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The most sustainable fish to eat in the UK and how to cook it Wine News

In the old days, we would choose seafood based on our whims or what we could afford, without thinking too much about sustainability. We now know better.

The Marine Conservation Society estimates that 90 percent of the world’s fish stocks are fully or overexploited, with marine life under additional pressure from climate change and pollution. And Netflix’s documentary Seaspiracy brought the subject back to the forefront, not least for being criticized by scientists and marine experts for “gathering evidence” and distorting their views.

The hard-hitting 90-minute film, directed by the team behind Leonardo Di Caprio, produced Cowspiracy and the brainchild of Ali Tabrizi, 27, from Kent, made many people swear not to fish forever.

But while most consumers want to make responsible choices, it’s a lot more complicated than many of us realize. Check out the MCS’s Good Fish Guide and it seems that choosing the most sustainable fish (green) and avoiding the worst (red) requires a degree in marine biology. This is because it is not just the species that is important; you need to know where and how the fish are caught.

For example, bass caught in the Bay of Biscay was included in the Guide’s red list in October because unsustainable fishing practices are increasingly killing dolphins and porpoises. But according to Charlotte Coombes, responsible for the MCS’s Good Fish Guide, wild bass is not fished this way in UK waters and may be a good choice (although still not recommended – farmed bass is better).

“I understand it’s complicated, concedes Coombes. “But asking someone at a fish shop, fish and chips or restaurant where and how the fish were caught will show them how important it is for customers to feel reassured that their seafood is sustainable.”

Avoiding fish caught in the way most likely to harm the environment can also be part of choosing seafood wisely. Beam trawling, for example, involves dragging nets suspended from heavy beams along the bottom. marine. “It can almost cut cheese through habitats, so it can be very damaging,” Coombes explains.

Dredging, widely used to harvest scallops, clams and oysters, can also destroy the seabed and inadvertently capture vulnerable species. Traps, pots, handlines and rod lines, on the other hand, are considered the most sustainable fishing methods, being low intensity and safe for the seabed.

Chef Mitch Tonks, who runs the Seahorse restaurant in Dartmouth and the Rockfish restaurant chain in the southwest, believes we can make good seafood choices by following one simple principle: buy fish caught by British fishermen. . “The UK fishing fleet is well managed and sticks to strict controls, such as quotas and the number of days at sea,” says Tonks, who is a pioneer in locally caught seafood. “If we start to think that all of our fish will come from guys going out to sea with a pipe and a yellow raincoat, that’s not going to happen.” “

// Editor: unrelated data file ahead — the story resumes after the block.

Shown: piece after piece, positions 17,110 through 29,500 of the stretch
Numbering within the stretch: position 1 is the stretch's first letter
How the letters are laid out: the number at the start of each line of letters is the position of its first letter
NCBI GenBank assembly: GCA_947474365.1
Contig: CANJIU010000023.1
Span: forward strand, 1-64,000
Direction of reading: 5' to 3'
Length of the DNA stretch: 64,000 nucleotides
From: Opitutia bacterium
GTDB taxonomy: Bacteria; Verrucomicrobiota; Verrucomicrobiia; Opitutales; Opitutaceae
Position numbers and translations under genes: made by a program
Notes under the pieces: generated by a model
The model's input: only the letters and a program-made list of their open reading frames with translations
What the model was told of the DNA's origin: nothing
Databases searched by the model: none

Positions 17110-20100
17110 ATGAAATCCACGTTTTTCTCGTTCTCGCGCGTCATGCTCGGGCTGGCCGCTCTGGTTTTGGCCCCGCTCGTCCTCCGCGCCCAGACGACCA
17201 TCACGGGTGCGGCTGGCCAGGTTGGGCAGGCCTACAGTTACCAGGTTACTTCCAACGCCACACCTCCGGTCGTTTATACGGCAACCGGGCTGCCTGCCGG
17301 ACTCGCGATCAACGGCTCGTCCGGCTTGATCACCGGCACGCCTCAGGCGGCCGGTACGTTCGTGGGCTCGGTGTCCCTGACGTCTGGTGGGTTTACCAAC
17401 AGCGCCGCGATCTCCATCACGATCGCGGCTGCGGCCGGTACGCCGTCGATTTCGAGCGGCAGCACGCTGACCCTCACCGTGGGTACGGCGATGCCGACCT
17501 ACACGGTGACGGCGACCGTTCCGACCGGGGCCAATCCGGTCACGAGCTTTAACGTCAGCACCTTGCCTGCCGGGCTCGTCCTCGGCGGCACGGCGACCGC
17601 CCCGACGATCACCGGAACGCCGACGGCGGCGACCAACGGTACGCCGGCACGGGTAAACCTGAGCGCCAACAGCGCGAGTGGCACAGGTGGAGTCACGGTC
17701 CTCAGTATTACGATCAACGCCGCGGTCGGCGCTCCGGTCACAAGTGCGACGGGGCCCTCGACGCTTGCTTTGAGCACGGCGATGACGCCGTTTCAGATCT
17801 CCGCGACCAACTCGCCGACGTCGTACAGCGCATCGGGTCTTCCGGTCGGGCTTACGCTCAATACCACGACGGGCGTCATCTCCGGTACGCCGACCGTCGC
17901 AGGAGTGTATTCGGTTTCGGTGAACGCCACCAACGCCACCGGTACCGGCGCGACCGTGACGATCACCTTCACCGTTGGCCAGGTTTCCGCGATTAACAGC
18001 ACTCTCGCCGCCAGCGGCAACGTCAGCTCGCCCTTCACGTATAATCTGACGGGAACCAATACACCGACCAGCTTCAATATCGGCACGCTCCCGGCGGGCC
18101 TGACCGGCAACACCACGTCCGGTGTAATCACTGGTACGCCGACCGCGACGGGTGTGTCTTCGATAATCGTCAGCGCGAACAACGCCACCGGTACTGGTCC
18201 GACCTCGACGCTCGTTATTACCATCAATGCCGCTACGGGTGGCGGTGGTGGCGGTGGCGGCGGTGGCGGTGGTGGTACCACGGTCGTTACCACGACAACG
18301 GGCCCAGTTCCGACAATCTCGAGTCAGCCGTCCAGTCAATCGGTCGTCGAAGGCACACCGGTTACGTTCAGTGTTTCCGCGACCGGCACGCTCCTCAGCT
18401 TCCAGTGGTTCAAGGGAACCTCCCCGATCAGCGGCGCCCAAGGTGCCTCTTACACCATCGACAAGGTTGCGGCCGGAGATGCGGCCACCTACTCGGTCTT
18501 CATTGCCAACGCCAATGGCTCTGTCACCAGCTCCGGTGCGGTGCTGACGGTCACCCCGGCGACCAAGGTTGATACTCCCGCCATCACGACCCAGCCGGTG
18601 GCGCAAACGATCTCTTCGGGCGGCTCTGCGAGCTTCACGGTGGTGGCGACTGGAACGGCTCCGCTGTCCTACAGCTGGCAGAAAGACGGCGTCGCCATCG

Whether we like it or not, Tonks argues, beam trawlers have long been part of the UK fishing fleet and are responsible for catching 90% of the fish landed at Brixham and Newlyn, two of Grande’s largest fish markets. -Brittany. “If you’re saying you shouldn’t eat anything from a beam trawler, you’re suggesting something that’s unapproachable,” Tonks says. “My point of view is to buy from the British, to find out which fishing port the fish come from, and hope we can put enough pressure on the industry to change.”

Tonks urges consumers to choose fish with the “blue check mark” ecolabel, which is only applied to sustainable seafood certified to the fishing standard of the Marine Stewardship Council, of which he is the ambassador. Many restaurants, fish markets, and fish and chips also sell MSC-certified seafood, so it’s a good idea to ask before you buy. Over 70% of cod and 76% of haddock consumed in the UK is now MSC labeled, so sustainable options are readily available if you seek them out. The best farmed seafood options carry the Aquaculture Stewardship Council label.

Whether you want to shop for British seafood, opt for blue tick labeled fish, or dig into fishing techniques, every little bit of effort can lead to changes for the better, says Coombes. “When people sit down and pay attention to this stuff and make the right choices, it can make all the difference. ”

Good fish exchanges, according to the Marine Conservation Society


British stocks are doing poorly, but in Iceland and the north-eastern Arctic they are at sustainable levels.

To trade for: hake, now a great sustainable choice.


Sustainability depends on the species, location and fishing methods.

To trade forLine-caught mackerel (caught in the southwest is best, but any mackerel caught in the UK is good).


May be sustainable depending on the species and where and how they were caught or reared. Choose organic, MSC or ASC labels.

To trade for: string mussels or farmed oysters, which do not need any food or chemicals and get everything they need from the sea.


Wild Atlantic salmon are not doing well and most farmed salmon need to improve. ASC certified organic and Scottish farmed salmon is the best choice.

To trade for: Farmed Arctic char, ideally from the UK, or farmed rainbow trout.

Other good choices

Haddock from the British seas as well as Iceland and the North East Arctic is sustainable.

Dover Sole from the Bristol Channel and the Western Channel are booming.

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This notice was published: 2021-09-21 15:47:43

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